View of the Duomo, city, and surrounding Tuscan countryside from the top of Giotto's bell tower in Florence, Italy.

Giotto’s Bell Tower – Our Favorite Climb In Florence (2024)

Updated on January 19, 2024

Everyone talks about climbing the Duomo while in Florence, but our favorite climb in the city is to the top of Giotto’s bell tower.  Why?  You get the same amazing views of the city that you get from the Duomo (aka the Cathedral of Santa Maria del Fiore) – PLUS the added bonus of seeing the dome of the Duomo from a birds-eye view!

The bell tower is part of the Duomo complex that’s made up of the cathedral (Duomo) with Brunelleschi’s famous dome, Giotto’s bell tower, and the Baptistry of St. John. 

CLICK HERE to go straight to the info about buying tickets for and climbing the tower – otherwise, read on for a little bit of background on Florence’s bell tower.

2024 Luggage Storage – You can no longer bring bags into Giotto’s Bell Tower. Now you must arrive early and deposit your bags at the luggage storage (deposito bagagli) at the back of the Duomo (Piazza Duomo, 38/r). Read more below.

2024 Payment – Electronic payment only. You cannot pay with cash.

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Who Designed The Florence Bell Tower?

Giotto’s bell tower, also called the Campanile di Giotto, or the Florence bell tower, was designed by… you guessed it – Giotto (full name – Giotto di Bondone)!

Who Built Giotto’s Bell Tower?

Giotto’s started it but sadly died a couple of years later.  Andrea Pisano took over, but he too died during the construction (from the bubonic plague).  Finally, Francesco Talenti was able to finish Florence’s bell tower.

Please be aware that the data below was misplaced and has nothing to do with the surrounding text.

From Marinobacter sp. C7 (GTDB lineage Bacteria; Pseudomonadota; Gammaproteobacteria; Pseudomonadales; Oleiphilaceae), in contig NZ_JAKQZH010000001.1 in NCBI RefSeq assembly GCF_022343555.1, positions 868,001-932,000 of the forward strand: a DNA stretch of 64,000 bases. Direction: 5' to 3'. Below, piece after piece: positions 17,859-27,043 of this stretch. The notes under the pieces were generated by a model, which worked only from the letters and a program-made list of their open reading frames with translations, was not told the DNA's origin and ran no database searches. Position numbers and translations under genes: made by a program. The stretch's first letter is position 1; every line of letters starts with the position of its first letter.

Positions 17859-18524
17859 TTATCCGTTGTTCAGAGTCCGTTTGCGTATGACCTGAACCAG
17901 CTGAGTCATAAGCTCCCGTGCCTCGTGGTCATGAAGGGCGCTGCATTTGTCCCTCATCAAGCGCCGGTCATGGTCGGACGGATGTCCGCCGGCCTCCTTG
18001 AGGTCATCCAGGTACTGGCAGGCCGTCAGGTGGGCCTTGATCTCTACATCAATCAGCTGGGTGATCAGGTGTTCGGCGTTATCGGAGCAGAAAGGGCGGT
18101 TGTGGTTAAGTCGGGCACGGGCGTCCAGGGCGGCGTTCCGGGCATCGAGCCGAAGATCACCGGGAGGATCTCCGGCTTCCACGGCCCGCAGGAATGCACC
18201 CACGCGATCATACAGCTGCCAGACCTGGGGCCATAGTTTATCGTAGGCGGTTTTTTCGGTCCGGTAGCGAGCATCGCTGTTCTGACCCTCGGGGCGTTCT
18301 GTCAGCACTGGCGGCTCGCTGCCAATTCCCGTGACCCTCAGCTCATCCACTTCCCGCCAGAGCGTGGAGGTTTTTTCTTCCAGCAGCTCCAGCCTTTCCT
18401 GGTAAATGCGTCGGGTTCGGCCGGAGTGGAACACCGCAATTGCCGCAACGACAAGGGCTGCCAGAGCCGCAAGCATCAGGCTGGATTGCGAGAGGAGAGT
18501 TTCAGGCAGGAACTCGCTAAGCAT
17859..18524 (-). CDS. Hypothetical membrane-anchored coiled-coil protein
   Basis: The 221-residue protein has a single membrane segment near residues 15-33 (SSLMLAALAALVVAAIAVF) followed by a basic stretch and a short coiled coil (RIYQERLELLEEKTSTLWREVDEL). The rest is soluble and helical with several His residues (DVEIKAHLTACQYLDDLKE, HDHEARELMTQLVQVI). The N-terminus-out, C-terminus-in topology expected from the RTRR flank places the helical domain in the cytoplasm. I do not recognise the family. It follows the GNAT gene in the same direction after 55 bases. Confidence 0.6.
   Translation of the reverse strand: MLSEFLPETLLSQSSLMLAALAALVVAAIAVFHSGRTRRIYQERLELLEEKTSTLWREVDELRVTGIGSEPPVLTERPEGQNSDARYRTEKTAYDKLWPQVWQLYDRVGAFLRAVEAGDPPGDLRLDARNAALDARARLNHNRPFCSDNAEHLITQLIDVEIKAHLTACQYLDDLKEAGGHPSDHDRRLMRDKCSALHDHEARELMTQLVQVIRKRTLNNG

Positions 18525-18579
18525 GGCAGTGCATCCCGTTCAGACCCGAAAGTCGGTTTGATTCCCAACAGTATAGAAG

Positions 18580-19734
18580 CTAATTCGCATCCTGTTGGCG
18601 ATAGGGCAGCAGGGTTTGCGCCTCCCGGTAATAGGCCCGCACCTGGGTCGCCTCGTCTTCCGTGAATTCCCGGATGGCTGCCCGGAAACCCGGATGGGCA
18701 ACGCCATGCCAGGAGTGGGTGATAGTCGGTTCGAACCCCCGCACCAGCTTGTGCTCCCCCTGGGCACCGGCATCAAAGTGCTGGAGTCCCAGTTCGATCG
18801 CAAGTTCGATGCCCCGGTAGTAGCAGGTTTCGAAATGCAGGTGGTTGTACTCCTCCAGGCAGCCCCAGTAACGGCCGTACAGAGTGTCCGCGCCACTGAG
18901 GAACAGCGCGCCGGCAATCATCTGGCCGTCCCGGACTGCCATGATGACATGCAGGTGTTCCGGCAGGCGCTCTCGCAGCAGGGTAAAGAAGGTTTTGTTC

When Was Giotto’s Bell Tower Built?

Construction on Giotto’s early Renaissance bell tower began in 1334 and was completed in 1359 by Francesco Talenti.  Almost 800 years later, its stairways are open for YOU to climb up and admire the views of the Duomo, the baptistry and Florence.

Why Was Giotto’s Bell Tower Built?

Giotto’s bell tower was built to be a part of Florence’s cathedral.  It’s unique in that it’s not actually attached to the church.  By building off to the side a bit, the view of Brunelleschi’s dome (the dome of the cathedral/Duomo) is unobstructed from the front.

The bell tower was built to house the ringing bells.  And the bells tell worshippers it’s time for the church service. 

The seven active bells of Giotto’s bell tower (with their weights)

How Tall Is The Florence Bell Tower (aka The Campanile Di Giotto)?

According to the official Opera del Duomo Museum, it’s almost 85 meters (84.7 meters), 277 feet.  A sign at the top of the bell tower climb states that it’s 82 meters tall:

A sign at the top of the Florence bell tower climb shows the differences in height between the Duomo and the bell tower.

How To Pronounce ‘Campanile Di Giotto’

campanile – cahm-pah-NEE-lay